Spy vs. Spy

Spy vs. Spy

Welcome to the new cold war

By Tim Pompey 07/31/2014


A Most Wanted Man
Directed by Anton Corbijn  
Starring: Philip Seymour Hoffman, Grigoriy Dobrygin, Rachel McAdams, Willem Dafoe
Rated R for language
2 hr. 2 min.


When John le Carré tells a story, you can rest assured there will never be a clear division between good and evil. They’re each broken down and mixed together so that the resultant cake is moldy and filled with desperation.

 


Here’s another thing about his stories: His characters are not necessarily bad people, it’s just that when they’re thrown into the spy mixing bowl, their hearts are infiltrated by a dark world of lies, power grabs and internal rivalries. For le Carré, when you live in darkness, darkness becomes your soul mate.


These points are certainly at the heart of A Most Wanted Man, and no one is more suited to share the nuances of le Carré than the movie’s main character, Günther Bachmann (Philip Seymour Hoffman).


Bachmann, stationed in Hamburg, is part of the German intelligence community, a small part as it turns out. Ever since 9/11 was hatched in Hamburg, the city has been on high alert, searching for new terrorist cells. Bachmann is gathering evidence on potential connections between Abdullah (Homayoun Ershadi), a well-known Islamic cleric and teacher, his charitable work and the siphoning of funds to radical jihadists.


Director Anton Corbijn paints Hoffman and the German spy community as grizzled, weary and not at all cooperative with each other. The film feels like a battered painting whose colors are stepped on, covered in grime and barely noticeable. And always the ever-present question that comes up in a meeting between Bachmann and American embassy representative Martha Sullivan (Robin Wright): Why do they continue to do this kind of work? When Sullivan replies, “To make the world a safer place,” Bachmann barely registers a nod. He knows better.


World safety seems to be the dark joke running throughout this film, perhaps posed by le Carré himself, because in spite of a new era of intelligence gathering, the world since 9/11 is not safer. Darker, wearier, scuffed up maybe, but never safe.


In the middle of this struggle, an illegal immigrant named Issa Karpov (Grigoriy Dobrygin) smuggles his way into Hamburg. When Bachmann learns that Karpov is the son of a dead Chechen mobster (a rich one as it turns out), he begins to wonder if there’s a terrorist tie forming between Karpov and Abdullah. It turns out that Bachmann is not the only one who wonders. His German rival Dieter Mohr (Rainer Bock) as well as Sullivan herself also want to get their hands on Karpov.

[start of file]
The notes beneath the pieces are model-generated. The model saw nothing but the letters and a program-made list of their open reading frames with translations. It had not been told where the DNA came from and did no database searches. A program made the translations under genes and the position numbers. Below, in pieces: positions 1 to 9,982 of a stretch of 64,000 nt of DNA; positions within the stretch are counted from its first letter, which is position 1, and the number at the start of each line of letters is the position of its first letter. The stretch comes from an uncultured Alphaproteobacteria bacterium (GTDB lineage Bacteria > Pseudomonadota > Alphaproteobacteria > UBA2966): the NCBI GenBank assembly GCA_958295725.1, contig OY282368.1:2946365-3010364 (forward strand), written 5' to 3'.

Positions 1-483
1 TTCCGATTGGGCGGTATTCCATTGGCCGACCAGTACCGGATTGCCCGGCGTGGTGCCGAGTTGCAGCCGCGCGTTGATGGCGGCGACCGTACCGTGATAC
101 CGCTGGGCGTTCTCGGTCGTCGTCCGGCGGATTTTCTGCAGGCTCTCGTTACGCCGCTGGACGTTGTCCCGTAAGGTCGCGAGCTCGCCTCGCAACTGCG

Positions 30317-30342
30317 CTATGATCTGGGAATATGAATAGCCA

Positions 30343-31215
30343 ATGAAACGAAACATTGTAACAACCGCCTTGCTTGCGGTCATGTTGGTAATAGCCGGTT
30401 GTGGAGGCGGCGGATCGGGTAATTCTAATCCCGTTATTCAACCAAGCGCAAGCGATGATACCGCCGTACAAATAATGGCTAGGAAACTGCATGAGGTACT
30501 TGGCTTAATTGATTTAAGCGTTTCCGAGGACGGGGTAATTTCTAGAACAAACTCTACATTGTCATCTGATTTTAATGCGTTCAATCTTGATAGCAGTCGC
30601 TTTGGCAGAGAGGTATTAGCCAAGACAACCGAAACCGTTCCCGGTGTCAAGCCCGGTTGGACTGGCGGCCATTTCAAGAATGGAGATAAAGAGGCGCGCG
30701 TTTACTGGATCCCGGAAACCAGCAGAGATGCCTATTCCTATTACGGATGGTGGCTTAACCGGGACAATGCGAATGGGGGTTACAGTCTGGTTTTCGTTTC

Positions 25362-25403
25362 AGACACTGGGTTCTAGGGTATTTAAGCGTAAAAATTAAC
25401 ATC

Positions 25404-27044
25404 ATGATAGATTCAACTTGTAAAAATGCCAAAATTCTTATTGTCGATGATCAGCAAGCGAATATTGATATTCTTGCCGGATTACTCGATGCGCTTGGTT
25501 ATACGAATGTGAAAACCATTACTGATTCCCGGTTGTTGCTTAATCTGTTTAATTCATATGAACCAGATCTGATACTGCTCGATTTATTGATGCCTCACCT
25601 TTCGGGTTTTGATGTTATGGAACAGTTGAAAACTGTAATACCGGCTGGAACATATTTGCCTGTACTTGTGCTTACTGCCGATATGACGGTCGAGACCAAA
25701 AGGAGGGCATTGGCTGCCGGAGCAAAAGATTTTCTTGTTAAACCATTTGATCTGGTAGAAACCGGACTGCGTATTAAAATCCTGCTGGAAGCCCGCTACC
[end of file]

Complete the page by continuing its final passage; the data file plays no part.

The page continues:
As in the case of the recent le Carré-based film Tinker. Tailor. Soldier. Spy., this story isn’t about action or car chases or bloody escapes. This is a quiet, wearisome story that puts itself together piece by piece and doesn’t mind taking its time to do it. What holds it all together is some very fine direction by Corbijn and some excellent writing by Andrew Bovell.


But Hoffman is the key to it all. Giving perhaps the most muted performance of his career, he manages to brilliantly convey Bachmann’s sense of wounded pride, dispirited outlook, and a dogged determination to be the winner in a very dirty game between him, his fellow countryman and the Americans.


If you can push yourself to engage with this film, it’s worth it just to watch Hoffman act. Every movement means something and every thought is connected to his body language. What’s more, the movie is deceiving in its low-key approach, so much so that when the ending finally hits you like a fist in the mouth, you’re dumbstruck and mortified.


This is le Carré’s world and the world of A Most Wanted Man, where spying may be a political necessity, but it’s after-effects are like wearing a heavy coat filled with dirty little secrets, and once you put on the coat, once it fits your mind and body, you can’t take it off.

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